March 4, 2011

Chasing Foxd3’s role in stem cells

Researchers use genetic manipulations in mice and single-cell analyses to help explain stem cell regulation.

Developing stem cell-based therapies to repair damaged tissues requires a clear understanding of the factors that maintain stem cell populations.

Graduate student Nathan Mundell and Patricia Labosky explored the role of the factor Foxd3 in neural crest cells, a population of cells that gives rise to a wide range of tissues including neurons, smooth muscle cells, and bone.

In the Feb. 15 issue of Development, they report that Foxd3 maintains neural crest cell multipotency (ability to become multiple adult tissues) and self-renewal. Mouse neural crest cells missing the Foxd3 gene did not develop into neural cell types and instead, formed smooth muscle cells in abnormal locations. Using single-cell analyses, the researchers found that Foxd3 suppressed neural crest cell differentiation into muscle-type cells and maintained neural crest in an uncommitted state.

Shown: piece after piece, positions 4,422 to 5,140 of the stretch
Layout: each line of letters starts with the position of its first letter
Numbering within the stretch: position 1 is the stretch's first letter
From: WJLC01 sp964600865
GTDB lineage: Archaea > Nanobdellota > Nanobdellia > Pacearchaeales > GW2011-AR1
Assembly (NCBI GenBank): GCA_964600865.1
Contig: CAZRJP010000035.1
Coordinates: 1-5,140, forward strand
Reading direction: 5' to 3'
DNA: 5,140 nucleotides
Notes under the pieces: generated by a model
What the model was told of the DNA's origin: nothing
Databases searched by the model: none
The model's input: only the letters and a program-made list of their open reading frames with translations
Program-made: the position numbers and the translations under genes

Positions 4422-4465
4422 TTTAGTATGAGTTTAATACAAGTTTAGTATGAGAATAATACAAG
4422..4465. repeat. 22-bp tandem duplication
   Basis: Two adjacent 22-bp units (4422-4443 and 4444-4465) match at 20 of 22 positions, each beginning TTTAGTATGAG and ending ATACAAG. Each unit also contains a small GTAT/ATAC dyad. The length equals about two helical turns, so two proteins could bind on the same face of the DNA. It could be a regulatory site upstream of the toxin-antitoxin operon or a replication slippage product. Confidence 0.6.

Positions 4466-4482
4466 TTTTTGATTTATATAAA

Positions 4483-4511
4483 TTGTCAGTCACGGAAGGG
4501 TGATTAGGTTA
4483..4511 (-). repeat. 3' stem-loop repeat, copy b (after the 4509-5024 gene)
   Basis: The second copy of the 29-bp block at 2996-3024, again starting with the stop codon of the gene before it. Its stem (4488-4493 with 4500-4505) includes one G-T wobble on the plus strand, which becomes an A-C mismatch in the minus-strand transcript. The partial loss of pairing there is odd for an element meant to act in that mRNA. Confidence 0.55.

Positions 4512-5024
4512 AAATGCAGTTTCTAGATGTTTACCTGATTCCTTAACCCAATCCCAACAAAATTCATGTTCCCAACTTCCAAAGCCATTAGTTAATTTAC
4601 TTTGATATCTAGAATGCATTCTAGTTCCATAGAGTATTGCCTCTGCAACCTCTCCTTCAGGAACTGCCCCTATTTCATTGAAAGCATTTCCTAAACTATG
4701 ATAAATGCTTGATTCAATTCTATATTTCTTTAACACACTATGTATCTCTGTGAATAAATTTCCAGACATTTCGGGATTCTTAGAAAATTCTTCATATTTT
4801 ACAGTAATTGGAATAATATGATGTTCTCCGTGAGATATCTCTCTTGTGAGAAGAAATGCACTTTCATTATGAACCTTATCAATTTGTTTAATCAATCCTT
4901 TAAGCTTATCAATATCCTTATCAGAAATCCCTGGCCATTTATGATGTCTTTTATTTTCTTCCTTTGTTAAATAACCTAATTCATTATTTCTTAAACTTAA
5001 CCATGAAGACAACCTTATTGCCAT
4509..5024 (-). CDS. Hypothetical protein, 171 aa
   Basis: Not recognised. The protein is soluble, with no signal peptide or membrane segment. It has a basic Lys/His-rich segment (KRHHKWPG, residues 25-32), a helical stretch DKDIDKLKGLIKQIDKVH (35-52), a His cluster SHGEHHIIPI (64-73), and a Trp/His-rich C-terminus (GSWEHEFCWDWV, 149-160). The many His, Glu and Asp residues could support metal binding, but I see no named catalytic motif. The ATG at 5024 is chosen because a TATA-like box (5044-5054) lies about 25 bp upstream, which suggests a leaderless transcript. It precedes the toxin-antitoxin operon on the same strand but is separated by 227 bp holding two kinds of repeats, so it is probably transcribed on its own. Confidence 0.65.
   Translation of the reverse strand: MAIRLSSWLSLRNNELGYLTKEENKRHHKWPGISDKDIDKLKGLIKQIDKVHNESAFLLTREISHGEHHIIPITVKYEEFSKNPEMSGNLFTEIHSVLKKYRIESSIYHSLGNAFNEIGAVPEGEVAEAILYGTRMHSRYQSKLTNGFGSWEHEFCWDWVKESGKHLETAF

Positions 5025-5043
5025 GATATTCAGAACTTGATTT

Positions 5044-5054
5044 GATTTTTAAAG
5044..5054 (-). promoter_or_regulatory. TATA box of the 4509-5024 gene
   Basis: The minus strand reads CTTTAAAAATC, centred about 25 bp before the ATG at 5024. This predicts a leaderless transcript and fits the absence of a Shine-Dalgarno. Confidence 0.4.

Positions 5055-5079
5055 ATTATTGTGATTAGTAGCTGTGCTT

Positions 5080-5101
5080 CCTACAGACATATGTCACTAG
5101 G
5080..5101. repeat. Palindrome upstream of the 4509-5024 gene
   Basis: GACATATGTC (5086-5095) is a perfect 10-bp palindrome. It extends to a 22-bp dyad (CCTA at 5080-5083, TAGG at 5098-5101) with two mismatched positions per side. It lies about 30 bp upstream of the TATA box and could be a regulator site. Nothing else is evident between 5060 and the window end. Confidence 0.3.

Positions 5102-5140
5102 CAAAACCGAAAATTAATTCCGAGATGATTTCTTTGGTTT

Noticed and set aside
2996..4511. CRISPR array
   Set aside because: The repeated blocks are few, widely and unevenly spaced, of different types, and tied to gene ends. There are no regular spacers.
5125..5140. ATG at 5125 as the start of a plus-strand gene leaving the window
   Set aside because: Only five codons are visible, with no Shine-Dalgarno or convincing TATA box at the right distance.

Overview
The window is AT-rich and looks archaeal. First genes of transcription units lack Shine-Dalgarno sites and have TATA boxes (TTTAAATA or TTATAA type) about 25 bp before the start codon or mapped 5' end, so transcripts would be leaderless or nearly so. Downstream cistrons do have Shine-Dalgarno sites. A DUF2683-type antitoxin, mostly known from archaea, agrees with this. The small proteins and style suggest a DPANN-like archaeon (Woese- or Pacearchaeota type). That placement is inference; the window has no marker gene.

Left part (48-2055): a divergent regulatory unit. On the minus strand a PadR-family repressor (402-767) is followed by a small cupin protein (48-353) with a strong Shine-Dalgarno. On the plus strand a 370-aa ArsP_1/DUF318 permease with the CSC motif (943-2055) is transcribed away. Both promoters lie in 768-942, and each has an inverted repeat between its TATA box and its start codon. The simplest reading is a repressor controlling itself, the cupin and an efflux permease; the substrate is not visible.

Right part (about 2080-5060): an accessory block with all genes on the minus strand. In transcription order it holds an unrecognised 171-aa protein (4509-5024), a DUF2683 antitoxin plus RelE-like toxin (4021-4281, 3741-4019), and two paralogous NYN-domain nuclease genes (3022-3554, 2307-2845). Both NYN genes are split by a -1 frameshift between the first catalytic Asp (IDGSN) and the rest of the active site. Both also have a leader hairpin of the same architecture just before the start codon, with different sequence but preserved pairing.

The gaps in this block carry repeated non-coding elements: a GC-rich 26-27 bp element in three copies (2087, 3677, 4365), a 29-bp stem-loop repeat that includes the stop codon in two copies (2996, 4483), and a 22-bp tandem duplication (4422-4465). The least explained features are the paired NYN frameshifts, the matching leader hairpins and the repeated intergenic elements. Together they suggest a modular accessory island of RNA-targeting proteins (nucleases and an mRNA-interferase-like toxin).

The results add to previous studies from this team, which showed that Foxd3 maintains embryonic and trophoblast stem cell populations as well. Together, the findings suggest that Foxd3 may be a fundamental regulator of “stemness.”